An Introduction to SD Free Press General Election Coverage
By Doug Porter
It’s time to get out the vote again!? For those of us who live in the City of San Diego the November general election will be our third trip to the polls this year.
As we’re learning from watching the voter-suppression efforts succeed in 22 states since 2010, your vote must mean something; otherwise they wouldn’t be trying to take it away from you. Of course, your right to vote means nothing if you don’t exercise it.
Over the next few weeks the San Diego Free Press will be presenting coverage of the candidates and issues we hope will be of interest to progressive-minded voters. While this may not be the most exciting election ever, the results of general elections have a broad impact on how we are governed and how our taxes are spent.
We’re starting nice and early this year with our voter education efforts. No longer can media outlets wait until just before an election. The times they are a-changin’ and today’s elections are increasingly becoming a month-long affair. Today (Oct 6th) is the first day of voting for mail in ballots.
The number of voters mailing in their ballots has steadily increased in recent years, according to the California Civic Engagement Project at UC Davis. The June 2014 election saw 52.25% of San Diego’s votes cast by mail.
The San Diego County Registrar of Voters issued a 76 page long list of the 671 local candidates for the November 2014 elections. And that doesn’t include local propositions, the statewide propositions and the dozen or so statewide races for office.
Needless to say, we’ll have to pick and chose in our coverage. Our all-volunteer crew isn’t big enough to even come close to covering as many races as we’d like.
The County Democratic Party endorsement sheet includes 79 candidates, plus propositions. It may surprise some readers to find our analyses don’t always match up with the Democratic Party’s views. Frankly, we wish we could disagree more often.
In a state where the GOP is operating at a diminished capacity (ok, they’re a joke) the influence of big money is producing a crop of Democratic elected officials willing to weasel out of key votes anytime the Chamber of Commerce sounds the “job killer” siren on statewide issues.
So excuse us if we damn some of these candidates with faint praise. And we can’t fathom the idea of giving much coverage to the (mostly GOP) candidates who don’t believe in science. So, yes, this will be a very one-sided exercise.
Here’s The Plan (Subject to Change)
Monday, October 6th: Introduction (You’r reading it), Are You Smart Enough to Be a California Voter?(Lori Saldaña), Propositions 1 & 2, and All About Tom T & Betty Yee (Jim Miller)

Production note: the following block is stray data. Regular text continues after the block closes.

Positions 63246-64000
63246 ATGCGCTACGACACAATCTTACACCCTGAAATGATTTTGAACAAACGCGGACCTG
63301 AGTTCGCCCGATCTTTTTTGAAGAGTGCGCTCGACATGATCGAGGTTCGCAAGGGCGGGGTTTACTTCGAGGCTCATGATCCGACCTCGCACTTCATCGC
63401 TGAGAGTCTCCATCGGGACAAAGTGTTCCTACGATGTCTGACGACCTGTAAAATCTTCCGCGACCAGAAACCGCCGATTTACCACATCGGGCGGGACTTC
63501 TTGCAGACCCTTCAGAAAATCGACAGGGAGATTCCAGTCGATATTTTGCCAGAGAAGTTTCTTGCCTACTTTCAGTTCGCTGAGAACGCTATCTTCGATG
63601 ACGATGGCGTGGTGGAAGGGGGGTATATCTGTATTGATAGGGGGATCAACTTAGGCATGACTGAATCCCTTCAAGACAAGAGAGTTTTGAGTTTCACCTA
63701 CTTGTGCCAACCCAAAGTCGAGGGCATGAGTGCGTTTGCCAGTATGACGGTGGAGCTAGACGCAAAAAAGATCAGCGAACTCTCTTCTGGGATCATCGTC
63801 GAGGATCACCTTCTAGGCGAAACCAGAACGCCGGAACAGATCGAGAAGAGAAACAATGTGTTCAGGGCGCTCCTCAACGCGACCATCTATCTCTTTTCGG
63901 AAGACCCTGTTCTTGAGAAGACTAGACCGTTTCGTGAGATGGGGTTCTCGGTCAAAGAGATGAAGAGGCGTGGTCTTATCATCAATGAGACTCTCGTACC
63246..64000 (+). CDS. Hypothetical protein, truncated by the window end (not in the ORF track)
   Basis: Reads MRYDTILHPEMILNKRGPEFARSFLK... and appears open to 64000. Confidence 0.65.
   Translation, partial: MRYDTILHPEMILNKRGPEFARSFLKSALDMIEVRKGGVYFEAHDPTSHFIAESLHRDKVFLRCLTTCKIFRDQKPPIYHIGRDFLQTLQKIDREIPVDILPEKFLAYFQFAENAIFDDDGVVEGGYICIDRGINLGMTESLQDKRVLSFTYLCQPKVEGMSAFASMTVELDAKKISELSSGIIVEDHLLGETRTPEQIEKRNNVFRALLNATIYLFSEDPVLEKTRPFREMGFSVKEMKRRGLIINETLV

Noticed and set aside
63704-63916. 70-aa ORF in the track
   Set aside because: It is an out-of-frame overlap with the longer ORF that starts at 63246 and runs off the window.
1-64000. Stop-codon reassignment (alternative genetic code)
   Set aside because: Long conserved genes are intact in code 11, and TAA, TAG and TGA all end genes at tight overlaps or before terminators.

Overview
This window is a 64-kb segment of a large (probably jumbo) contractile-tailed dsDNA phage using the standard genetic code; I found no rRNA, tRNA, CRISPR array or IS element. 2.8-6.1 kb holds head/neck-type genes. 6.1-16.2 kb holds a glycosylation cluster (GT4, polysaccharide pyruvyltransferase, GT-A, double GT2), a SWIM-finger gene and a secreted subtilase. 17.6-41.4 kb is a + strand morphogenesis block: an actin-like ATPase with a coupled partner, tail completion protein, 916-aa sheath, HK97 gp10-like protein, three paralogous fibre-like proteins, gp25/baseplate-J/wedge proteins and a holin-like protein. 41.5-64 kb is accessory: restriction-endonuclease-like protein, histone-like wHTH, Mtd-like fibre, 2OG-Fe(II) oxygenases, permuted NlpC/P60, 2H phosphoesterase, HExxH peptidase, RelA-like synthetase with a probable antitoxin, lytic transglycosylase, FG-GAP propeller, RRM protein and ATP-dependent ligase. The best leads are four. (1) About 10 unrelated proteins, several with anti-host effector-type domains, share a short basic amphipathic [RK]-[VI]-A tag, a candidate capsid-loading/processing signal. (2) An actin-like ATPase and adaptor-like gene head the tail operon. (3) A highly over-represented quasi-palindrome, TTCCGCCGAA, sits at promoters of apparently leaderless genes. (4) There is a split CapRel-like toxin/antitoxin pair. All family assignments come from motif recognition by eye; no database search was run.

Tuesday, October 7th: Props 45 & 46 (they’re politically linked) And an overview of the top Eight Statewide races
Wednesday, October 8th: Prop 47 (Ernie McCray), Prop 48, and Escondido’s Prop H.
Thursday, October 9th: Two Women Worth Watching: Carol Kim and Olga Diaz (Don Greene).
Friday, October 10th: Various Legislative races, with one article on US Congress and one on the California Legislature, Escondido Mayoral Debate (Rick Moore)
There will be more, but this is what we’re sure of now. (With an all-volunteer organization, a bird in the hand is all we can count on!)
The League of Women Voter’s Smart Voter website offers links to just about every major candidate and issue you might want to look into this year.
The State of California Voter Information Guide (that newsprint booklet you got in the mail back in September) is mostly viewable as pdf files, which can be slow to load and hard to read on mobile devices.
Maplight’s Voter’s Edge site gives you information based on your home address about major statewide candidates and propositions–it is especially good if you want to “follow the money.”
Project Vote Smart allows you research any politician and any issue, provided you know what it is you’re looking for. For instance, I typed in “Darrell Issa” and quickly learned that he’s got $3,373,667.67 stashed away for campaigning in a district that’s overwhelmingly Republican. (Why? Because he can.)
Green Party Endorsements: Green Party of of San Diego
Libertarian Party Endorsements: San Diego Libertarian Party
Dates to Remember
October 20, 2014 Last day to register to vote
October 28, 2014 Last day to apply for a vote-by-mail ballot by mail
November 4, 2014 Election Day Polls are open 7:00 a.m. – 8:00 p.m.
San Diego County Registrar of Voters: registration status | vote-by-mail ballot status | sample ballot | polling place
How You Can Make a Difference (Even if you don’t care)
Between now and election day we’ll all hear lots of ads urging us to get out and vote. And a couple minutes later we’ll see ads with gerbils dressed up as candidates promising to spin their exercise wheels faster than the opposition hamsters.
It can be very discouraging. But here’s a little secret about voting: nobody says you have to fill out the entire ballot. There is no law saying you can’t vote for only one candidate or only one issue if that’s all you’re motivated to do. So if all the political noise seems a little overwhelming (or repulsive), tune it out and vote for what’s important to you.
(The Monday thru Friday Starting Line Column will be on hiatus thru October 12th.)